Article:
Travis Scott on Drugs Enhancing His Creativity: "I Am a Drug, Sober"

"I think that's weak people need all that weird shit just to, like, tap into their fucking brain."

Travis Scott's music is littered with references to drug use and drinking, he has a song in his catalog entitled "Drugs You Should Try It," and he was an opening act on Juicy J's 2014 Never Sober Tour, but in a new live interview with Lou Stoppard for In Camera, the Houston native makes clear that drugs do not play a part in his creative process.

"Shit, man, I don't do a lot of drugs, shit, so I don't even know," Scott told Stoppard. "I only think that real drugs are like crack, heroin, and fucking, like, you know, meth. Shit that really gets you fucked up, shit that really gets you tweakin'. If you ain't doing that, you ain't doing drugs."

While most health professionals would likely disagree with Scott's definition of what is and isn't considered a drug—ironically, Scott can be seen smoking a joint while conducting the interview, clearly high as a kite—it's refreshing to hear that, despite his insistence on talking about getting fucked up in his music, he doesn't require foreign substances to make the music.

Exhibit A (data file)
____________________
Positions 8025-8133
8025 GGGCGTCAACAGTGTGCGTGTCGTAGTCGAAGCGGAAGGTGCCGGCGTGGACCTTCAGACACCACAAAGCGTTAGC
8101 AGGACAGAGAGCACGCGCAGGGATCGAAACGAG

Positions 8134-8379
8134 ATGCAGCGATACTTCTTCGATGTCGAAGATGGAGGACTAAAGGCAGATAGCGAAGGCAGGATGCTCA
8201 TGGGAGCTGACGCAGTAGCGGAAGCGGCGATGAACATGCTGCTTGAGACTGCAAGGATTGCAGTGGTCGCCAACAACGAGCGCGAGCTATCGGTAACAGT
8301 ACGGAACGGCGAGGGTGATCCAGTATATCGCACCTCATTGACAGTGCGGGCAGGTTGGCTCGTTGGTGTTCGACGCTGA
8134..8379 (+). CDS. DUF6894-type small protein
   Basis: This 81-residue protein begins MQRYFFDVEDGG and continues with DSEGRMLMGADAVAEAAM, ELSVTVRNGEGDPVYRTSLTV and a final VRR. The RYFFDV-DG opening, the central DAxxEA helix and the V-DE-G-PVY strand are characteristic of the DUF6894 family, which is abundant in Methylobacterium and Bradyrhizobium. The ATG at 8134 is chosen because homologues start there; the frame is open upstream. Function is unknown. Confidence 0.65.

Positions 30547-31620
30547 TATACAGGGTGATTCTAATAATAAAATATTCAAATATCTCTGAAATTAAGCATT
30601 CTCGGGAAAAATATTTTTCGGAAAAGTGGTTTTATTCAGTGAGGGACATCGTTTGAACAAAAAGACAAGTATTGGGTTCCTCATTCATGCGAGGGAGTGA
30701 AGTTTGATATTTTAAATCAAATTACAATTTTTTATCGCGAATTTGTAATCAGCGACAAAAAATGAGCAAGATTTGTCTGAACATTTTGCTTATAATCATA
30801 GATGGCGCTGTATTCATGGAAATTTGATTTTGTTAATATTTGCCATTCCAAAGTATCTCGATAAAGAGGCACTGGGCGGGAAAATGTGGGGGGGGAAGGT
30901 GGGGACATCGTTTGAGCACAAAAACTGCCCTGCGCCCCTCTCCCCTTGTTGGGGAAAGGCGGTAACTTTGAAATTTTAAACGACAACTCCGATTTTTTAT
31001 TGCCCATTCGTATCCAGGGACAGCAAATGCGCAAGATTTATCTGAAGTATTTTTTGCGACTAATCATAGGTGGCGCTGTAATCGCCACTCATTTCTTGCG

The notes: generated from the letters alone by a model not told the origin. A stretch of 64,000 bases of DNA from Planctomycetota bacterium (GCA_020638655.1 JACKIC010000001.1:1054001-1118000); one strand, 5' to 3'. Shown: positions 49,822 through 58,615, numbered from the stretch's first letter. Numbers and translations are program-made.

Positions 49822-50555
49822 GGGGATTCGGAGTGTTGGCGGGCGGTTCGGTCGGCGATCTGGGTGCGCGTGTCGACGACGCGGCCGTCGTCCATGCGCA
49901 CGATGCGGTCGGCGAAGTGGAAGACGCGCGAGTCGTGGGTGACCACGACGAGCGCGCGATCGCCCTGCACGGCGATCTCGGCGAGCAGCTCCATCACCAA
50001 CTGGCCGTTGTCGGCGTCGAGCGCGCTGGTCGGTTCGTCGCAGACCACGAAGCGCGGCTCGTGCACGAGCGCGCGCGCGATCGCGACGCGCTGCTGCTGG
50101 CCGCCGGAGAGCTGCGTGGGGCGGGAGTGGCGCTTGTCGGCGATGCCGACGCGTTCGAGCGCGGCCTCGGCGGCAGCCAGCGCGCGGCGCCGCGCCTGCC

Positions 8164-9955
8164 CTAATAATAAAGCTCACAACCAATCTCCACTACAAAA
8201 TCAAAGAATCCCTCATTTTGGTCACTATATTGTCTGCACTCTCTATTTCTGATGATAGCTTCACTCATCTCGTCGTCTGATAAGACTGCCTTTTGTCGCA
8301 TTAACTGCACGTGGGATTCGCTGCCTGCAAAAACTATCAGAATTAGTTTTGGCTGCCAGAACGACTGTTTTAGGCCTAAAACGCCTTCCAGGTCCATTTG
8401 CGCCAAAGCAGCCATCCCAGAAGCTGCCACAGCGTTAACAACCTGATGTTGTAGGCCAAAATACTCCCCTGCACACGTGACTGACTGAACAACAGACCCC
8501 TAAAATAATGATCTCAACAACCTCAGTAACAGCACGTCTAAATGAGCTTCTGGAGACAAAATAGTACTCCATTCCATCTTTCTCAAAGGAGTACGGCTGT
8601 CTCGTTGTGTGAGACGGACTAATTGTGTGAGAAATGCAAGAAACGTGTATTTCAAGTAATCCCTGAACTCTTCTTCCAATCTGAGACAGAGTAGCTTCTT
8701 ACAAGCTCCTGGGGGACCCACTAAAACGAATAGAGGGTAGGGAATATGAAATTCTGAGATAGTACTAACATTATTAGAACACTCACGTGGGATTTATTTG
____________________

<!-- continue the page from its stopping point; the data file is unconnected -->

"I think that's weak people need all that weird shit just to, like, tap into their fucking brain," Scott opined. "Knowledge is power, drugs [are] just, like, a mental cool down. It just put me at ease. I don't tap into drugs to say what's on my mind. I can do that shit sober. I am a drug, sober."

Scott's In Camera interview isn't the first time he has had to clarify the role drinking or drug use plays in the creation of his music, either.

In a 2015 interview with Billboard, Scott revealed that the broad assumption, albeit a fair one, that he's a heavy drug user is upsetting. "It stresses me out because people think I’m on a lot of drugs, which fucking pisses me off," he said. "I’m not at all. I barely drink alcohol and I smoke weed kind of. But I don’t do coke or any of that crazy-ass shit."

Much like Future and The Weeknd, both of whom have created entire discographies around drug abuse despite waffling in interviews when pressed to verify their lyrical claims, Scott shouldn't be surprised when drug-related questions continue to pop up.

If you don't want people to ask you about the role drugs play in your music, don't make drug-fueled music. Also, it would probably help to avoid smoking a joint while you're conducting an interview about drug use.